Farmer in the field in Anad, India. Photo by Nandhu Kumar on Unsplash

Data is the new oil?

In the past decade, the phrase “data is the new oil” has become hugely popular, with hundreds of articles and talks using this metaphor. And there is good reason for this: many see data as the “fuel” which is giving energy to the 21st century economy. 

Data on its own has no, or little value - similar to crude oil, it needs refining to become a useful and valuable resource. Only after we process our data, put it into the right context, and use it for decision making, do we get the real benefits (in the same way that oil is much more useful when turned into petrol, asphalt or plastic). To do so, we need infrastructure for collecting, storing and processing the data - which is another similarity with the oil industry.

But is this metaphor really fitting?

First, oil is a finite resource, consumed over time, and rarely reusable. This is very different from the nature of data- data  is (almost) unlimited, reusable and multiplies whenever we cross it with other data (we create information, rather than using up data). This gives us unlimited opportunities without having to worry about running out of “fuel”. 

Second, with oil you need to start big - the infrastructure is very complex and it requires a huge investment. Again, data is very different - you can start from simple data analytic functions, gradually developing your capabilities and outreach. It is also possible to test solutions and pivot if the chosen path does not fit your business. 

Third, you can store crude oil and it will still keep its value, whereas data very often loses its value over time. For example, records of some events age very quickly, and can only bring benefits if used immediately.

Finally, in case of leaks, oil can be cleaned up (although the damage to the environment is done and not always fully reversible), while in case of data it is impossible - leaked/stolen data can damage businesses and people’s lives for many, many years.


While listening to The Data Strategy Show1 podcast, I encountered for the first time the idea of “data as a new soil”. In the episode they mention the soil metaphor in passing, in contrast to oil. I found the soil metaphor to be much more accurate and decided to extend this thinking further.

First of all - you need to work patiently with data/soil to bring value. To grow crops, you need to know the quality of your soil well (explore your data), understand what crops you can expect to grow on this type of land (understand the business context), prepare the soil for agriculture (prepare data), sow seeds (run analytics), water crops and look after them (enrich your data, observe the results, improve analytics), protect from pests (ensure data security), harvest crops (make use of ready information), and… iterate or improve on the process.2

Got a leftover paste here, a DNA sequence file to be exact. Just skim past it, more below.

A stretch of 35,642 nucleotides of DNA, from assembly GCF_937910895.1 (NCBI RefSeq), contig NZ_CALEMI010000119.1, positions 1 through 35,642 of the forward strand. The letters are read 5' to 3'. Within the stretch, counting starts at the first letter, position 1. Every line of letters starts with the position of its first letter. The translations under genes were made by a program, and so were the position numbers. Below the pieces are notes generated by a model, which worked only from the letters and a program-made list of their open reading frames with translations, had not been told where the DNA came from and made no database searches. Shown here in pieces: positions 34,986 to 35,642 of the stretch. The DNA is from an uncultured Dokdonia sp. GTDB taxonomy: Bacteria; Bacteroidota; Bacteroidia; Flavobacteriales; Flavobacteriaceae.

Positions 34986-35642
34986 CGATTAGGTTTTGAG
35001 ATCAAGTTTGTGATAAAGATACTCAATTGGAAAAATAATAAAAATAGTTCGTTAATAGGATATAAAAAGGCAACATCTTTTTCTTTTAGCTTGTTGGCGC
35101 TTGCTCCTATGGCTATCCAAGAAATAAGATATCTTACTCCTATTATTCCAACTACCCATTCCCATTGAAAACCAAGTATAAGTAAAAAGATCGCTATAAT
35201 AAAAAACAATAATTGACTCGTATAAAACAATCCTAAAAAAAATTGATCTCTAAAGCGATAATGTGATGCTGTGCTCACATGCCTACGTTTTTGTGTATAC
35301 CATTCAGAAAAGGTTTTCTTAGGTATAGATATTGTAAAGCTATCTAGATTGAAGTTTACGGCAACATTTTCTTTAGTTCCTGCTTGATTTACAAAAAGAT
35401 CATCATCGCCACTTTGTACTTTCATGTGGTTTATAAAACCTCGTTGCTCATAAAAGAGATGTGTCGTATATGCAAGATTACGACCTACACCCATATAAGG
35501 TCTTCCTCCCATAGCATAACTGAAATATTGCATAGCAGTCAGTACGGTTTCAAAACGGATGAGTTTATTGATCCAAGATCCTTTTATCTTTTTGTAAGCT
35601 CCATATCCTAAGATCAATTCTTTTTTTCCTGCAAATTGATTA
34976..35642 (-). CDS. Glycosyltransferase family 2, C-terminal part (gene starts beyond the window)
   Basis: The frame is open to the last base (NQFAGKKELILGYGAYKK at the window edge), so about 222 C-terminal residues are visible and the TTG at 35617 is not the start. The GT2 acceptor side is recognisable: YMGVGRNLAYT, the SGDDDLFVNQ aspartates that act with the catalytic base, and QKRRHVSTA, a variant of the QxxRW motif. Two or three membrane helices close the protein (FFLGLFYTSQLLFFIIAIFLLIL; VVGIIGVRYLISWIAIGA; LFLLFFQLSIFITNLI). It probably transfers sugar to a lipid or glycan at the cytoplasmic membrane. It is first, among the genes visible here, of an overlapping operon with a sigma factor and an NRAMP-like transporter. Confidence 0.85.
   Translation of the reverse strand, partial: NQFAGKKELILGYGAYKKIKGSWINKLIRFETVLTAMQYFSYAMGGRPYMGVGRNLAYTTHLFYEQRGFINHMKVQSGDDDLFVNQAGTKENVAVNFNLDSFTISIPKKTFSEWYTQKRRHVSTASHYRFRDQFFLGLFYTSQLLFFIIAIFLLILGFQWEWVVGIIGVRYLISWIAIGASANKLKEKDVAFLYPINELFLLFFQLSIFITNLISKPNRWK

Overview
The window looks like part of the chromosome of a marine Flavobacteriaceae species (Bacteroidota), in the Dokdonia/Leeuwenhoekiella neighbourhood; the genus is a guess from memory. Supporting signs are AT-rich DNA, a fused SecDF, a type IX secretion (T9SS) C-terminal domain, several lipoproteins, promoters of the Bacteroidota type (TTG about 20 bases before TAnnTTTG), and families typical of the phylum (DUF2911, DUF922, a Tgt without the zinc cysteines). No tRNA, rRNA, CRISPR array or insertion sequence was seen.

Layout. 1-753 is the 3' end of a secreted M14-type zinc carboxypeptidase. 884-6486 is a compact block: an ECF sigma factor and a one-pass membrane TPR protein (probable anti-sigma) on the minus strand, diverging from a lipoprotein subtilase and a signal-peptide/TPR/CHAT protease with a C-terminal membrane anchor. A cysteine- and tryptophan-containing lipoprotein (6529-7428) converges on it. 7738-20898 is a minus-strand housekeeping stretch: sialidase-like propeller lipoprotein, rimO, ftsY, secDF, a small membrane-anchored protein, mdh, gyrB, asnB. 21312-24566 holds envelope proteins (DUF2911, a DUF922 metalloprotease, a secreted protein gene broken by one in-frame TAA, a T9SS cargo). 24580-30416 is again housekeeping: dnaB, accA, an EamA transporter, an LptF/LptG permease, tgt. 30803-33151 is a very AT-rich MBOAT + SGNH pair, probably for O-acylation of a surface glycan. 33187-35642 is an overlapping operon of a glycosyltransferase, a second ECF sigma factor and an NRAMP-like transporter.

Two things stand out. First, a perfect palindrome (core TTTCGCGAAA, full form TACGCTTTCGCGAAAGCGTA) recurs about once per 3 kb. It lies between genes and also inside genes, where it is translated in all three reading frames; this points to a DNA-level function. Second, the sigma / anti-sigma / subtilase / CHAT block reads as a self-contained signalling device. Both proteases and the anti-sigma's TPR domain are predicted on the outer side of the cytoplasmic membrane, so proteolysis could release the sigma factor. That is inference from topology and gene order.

Moreover, the soil metaphor is useful to show that without previous experience it might be better to turn your enterprise into a data-driven one gradually. As with soil or land - if you are new to agriculture, you can start with a small plot, learn, experiment, pivot, and progress with time. Unlike with oil, you don’t need to build the whole operation from day one, but can start small and keep gradually improving.

You also need to be patient - careful preparation, good understanding of data and business context are key to obtaining the best outcome and should not be hurried. Data projects you start now might bring value after a few years - crops you planted today will not grow in a few days.

Of course, the examples above do not exhaust the similarities between data and soil, but they demonstrate the usefulness of the soil metaphor.

Woman working on a rice field in Chiang Mai, Thailand. Photo by Eduardo Prim on Unsplash

In the context of microfinance

In the microfinance context this metaphor is even more appropriate- and it is not only because the low income households we serve very often make a living from agriculture or animal husbandry. 

The microfinance sector has not usually been associated with being “data-driven”. Access to data has historically been limited, the need for data analysis has not been recognised, and the lack of proper infrastructure for data was very common. With growing usage of smartphones and tablets, however, the situation has slowly started to change, this change has rapidly accelerated under COVID-19 - more and more microfinance institutions are starting to implement better data collection methods, build (or outsource) data analytics, and use data more often in decision making or product development. But (almost) everyone proceeds in the same way as a farmer starting to cultivate a plot of land - start with a small project, learn, experiment, and then pivot or scale. And just as with growing crops: for some outcomes we will need to wait a little while.

Finally, one important point: data belongs to the people, to our clients. They give us access to their personal information and in exchange we improve our operation, pricing, and product fit. Together, we are cultivating the soil and sharing the fruits of our labor. Sometimes literally.3

Tomasz Ociepka works on data analytics at Gojo. He is currently working on setting up Gojo's data lake for the secure storage and easy analysis of data from Gojo's partner companies.

  1. The Data Strategy Show, Episode 16 Peter Aiken: The Godfather of Data Strategy
  2. I realise this is a gross simplification of both farming and data processing, but I hope it helps show, in general, how both rely on patience and constant cultivation.
  3. This is not a microfinance example, but a company with values similar to many microfinance companies: serving people in developing nation(s) while covering the “triple bottom line”: for profit, for purpose, and for environmental sustainability.